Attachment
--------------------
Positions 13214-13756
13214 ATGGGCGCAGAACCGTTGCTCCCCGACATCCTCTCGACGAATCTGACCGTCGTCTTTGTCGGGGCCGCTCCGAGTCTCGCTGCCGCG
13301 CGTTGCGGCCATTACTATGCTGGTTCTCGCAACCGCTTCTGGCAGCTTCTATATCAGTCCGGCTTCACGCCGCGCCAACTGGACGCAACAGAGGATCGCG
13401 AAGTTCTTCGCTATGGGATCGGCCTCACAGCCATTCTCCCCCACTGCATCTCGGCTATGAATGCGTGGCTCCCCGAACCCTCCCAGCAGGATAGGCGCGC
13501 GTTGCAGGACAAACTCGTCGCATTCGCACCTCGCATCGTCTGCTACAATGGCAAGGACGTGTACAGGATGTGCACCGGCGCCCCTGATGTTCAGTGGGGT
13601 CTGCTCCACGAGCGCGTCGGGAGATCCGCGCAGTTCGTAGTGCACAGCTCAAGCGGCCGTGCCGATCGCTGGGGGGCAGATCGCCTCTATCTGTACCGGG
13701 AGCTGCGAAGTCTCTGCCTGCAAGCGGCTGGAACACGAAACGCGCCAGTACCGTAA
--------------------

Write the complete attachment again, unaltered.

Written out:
Positions 13214-13756
13214 ATGGGCGCAGAACCGTTGCTCCCCGACATCCTCTCGACGAATCTGACCGTCGTCTTTGTCGGGGCCGCTCCGAGTCTCGCTGCCGCG
13301 CGTTGCGGCCATTACTATGCTGGTTCTCGCAACCGCTTCTGGCAGCTTCTATATCAGTCCGGCTTCACGCCGCGCCAACTGGACGCAACAGAGGATCGCG
13401 AAGTTCTTCGCTATGGGATCGGCCTCACAGCCATTCTCCCCCACTGCATCTCGGCTATGAATGCGTGGCTCCCCGAACCCTCCCAGCAGGATAGGCGCGC
13501 GTTGCAGGACAAACTCGTCGCATTCGCACCTCGCATCGTCTGCTACAATGGCAAGGACGTGTACAGGATGTGCACCGGCGCCCCTGATGTTCAGTGGGGT
13601 CTGCTCCACGAGCGCGTCGGGAGATCCGCGCAGTTCGTAGTGCACAGCTCAAGCGGCCGTGCCGATCGCTGGGGGGCAGATCGCCTCTATCTGTACCGGG
13701 AGCTGCGAAGTCTCTGCCTGCAAGCGGCTGGAACACGAAACGCGCCAGTACCGTAA